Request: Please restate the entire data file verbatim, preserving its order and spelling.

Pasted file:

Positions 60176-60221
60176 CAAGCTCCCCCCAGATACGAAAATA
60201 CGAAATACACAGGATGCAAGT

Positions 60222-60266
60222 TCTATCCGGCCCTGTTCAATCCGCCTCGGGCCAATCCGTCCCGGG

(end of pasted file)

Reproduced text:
Positions 60176-60221
60176 CAAGCTCCCCCCAGATACGAAAATA
60201 CGAAATACACAGGATGCAAGT

Positions 60222-60266
60222 TCTATCCGGCCCTGTTCAATCCGCCTCGGGCCAATCCGTCCCGGG